Lan and Hilo from Jade City can definitely take me out. In every sense of the word. But seriously, Lan and Hilo have starkly contrasting personalities that guarantee a chaotic and fun-filled time! I can easily imagine Lan cautioning Hilo and me from eating sugary treats before riding a rollercoaster, and Hilo and I working together to sneak away from Lan’s supervision.

Which book has had the most influence on your growth personally and as a book influencer and why?

Without even thinking twice, my answer is The Bone Witch by Rin Chupeco. As evidenced by my creative shot in my graduation photoshoot. 

Where do I begin? The Bone Witch was my accidental introduction to the very niche genre of Asian-inspired fantasy. Moreover, this was the book that sparked a thousand questions — What makes good storytelling? What narratives are forced upon us? How impactful can representation be for people who have never seen themselves in literature? — and these questions ultimately shaped me into who I am as a reader, as an influencer, and as a person.

Which are your favourite dessert and favourite drink?

I love, love, love ice cream. I always joke that a good date needs good ice cream. As for my favorite drink, iced coffee is my poison of choice.

Which is a trope which will make you read a book immediately? And which trope do you stay away from? 

I have a huge soft spot for the found family trope! I also enjoy unlikely alliances turning into something more, be it fiercely platonic or heart-stoppingly romantic. In contrast, I avoid white savior and accidental pregnancy tropes.

Lastly, shout-out your Top 10 favourite diverse books! 

First to come to mind:

    • The Bone Witch by Rin Chupeco – This trilogy is the cornerstone of who I am as a reader and as a bookish influencer. It’s really made me more critical of the stories and content that I consume.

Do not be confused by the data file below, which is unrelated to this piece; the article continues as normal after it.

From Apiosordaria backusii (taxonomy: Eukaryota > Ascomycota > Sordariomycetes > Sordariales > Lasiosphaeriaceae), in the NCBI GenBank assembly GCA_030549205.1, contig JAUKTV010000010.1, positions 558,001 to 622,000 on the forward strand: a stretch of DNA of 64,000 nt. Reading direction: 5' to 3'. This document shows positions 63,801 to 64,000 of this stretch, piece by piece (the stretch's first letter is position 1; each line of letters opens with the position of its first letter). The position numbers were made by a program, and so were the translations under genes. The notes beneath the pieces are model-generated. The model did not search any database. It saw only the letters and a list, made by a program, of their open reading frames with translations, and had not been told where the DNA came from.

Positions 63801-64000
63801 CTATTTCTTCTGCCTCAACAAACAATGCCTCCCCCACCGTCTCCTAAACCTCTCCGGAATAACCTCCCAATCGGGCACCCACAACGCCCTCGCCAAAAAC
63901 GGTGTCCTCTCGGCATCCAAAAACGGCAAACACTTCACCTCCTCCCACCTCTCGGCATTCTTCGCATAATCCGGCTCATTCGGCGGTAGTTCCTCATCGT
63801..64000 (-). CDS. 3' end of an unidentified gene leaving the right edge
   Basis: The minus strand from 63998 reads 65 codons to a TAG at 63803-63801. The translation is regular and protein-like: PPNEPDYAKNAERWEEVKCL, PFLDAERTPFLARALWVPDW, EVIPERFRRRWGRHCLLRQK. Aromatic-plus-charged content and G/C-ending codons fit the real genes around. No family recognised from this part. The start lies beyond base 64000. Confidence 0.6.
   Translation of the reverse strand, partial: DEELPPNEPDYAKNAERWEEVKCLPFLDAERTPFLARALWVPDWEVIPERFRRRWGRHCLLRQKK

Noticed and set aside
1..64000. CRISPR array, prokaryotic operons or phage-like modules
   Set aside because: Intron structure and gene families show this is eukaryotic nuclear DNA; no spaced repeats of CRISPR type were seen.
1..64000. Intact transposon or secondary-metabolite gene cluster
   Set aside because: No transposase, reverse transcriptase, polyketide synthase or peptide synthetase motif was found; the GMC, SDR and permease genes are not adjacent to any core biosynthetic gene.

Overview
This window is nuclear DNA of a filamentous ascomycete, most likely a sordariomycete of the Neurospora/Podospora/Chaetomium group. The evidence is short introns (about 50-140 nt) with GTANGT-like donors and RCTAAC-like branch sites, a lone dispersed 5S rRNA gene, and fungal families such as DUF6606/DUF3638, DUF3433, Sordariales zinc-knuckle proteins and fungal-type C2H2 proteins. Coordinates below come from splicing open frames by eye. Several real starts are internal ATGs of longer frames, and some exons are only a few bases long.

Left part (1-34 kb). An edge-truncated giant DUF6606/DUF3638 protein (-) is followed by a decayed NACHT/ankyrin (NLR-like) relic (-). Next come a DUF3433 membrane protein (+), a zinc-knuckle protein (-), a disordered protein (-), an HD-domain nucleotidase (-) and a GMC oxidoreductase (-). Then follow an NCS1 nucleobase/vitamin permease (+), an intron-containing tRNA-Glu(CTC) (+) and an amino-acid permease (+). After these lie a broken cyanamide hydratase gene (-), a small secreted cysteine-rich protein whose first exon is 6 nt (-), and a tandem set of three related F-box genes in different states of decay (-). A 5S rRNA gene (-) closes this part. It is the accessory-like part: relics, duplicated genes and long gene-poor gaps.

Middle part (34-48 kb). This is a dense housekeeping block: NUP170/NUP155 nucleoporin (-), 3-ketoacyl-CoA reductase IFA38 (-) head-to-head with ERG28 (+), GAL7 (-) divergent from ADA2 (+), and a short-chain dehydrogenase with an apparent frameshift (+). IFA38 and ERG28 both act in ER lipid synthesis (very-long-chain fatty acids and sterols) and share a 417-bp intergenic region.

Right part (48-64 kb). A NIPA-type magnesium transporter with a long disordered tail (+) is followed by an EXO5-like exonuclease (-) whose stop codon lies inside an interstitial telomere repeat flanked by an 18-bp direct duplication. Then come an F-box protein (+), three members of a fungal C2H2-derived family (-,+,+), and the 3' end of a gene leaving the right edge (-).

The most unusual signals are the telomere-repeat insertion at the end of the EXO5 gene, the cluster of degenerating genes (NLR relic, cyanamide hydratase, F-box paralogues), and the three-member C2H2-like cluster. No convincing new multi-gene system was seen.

• Jade City by Fonda Lee – This made me fall in love with adult fantasy.
  • With the Fire on High by Elizabeth Acevedo – Hands down my favorite contemporary novel. I also have a strong, inexplicable connection with its main character, Emoni.
  • Patron Saints of Nothing by Randy Ribay – This is an incredibly poignant and timely YA contemporary for Filipino readers, and I really hope more people pick it up.
  • The Wolf of Oren-yaro by K.S. Villoso – This is a character-driven adult fantasy that is extremely close to my Filipino heart. I love it so much.
  • The Rise of Kyoshi by F.C. Yee – I reread this recently, and oof, phenomenal doesn’t even begin to describe this duology.
  • Slay by Brittney Morris – I cannot believe that it took me so long to pick this up. Slay made me so emotional. (Also, more books celebrating Black joy and culture please!)
    • Start Here anthology edited by Brigitte Bautista – An anthology of meet-cute short stories centering queer Filipino characters? How can I not recommend this?
  • A Spark of White Fire by Sangu Mandanna – An Indian-inspired space opera that deserves more love, hype, and adoration

Thank you so much for this, Shealea.


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Shealea likes sunflowers, research, and diverse books. She is the brain and heart behind Shut up, Shealea, which is focused on literary, media, and lifestyle content. Her other projects include the Asian Bookish Creators Directory, Caffeine Book Tours, and Year of the Asian Reading Challenge.

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Did you find Shealea’s tips helpful? 

I love Shealea’s recs and these books are also some of my faves too! Have you read any? 

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6 thoughts on “WOVEN IN BOOKS|| Interview with Shealea from Shut Up, Shealea talking about everything books and blogging

  1. i look up to Shealea so much and love hearing her advice anytime!! i love seeing patron saints and bone witch on her list because they are two of my favorites as well. i love the part where she talks about how book bloggers will still be present in the book community because i just started mine and got scared that blogs were not as popular anymore, and i’ve found the community to be really supportive and like our own corner of the internet outside of social media.

    Liked by 1 person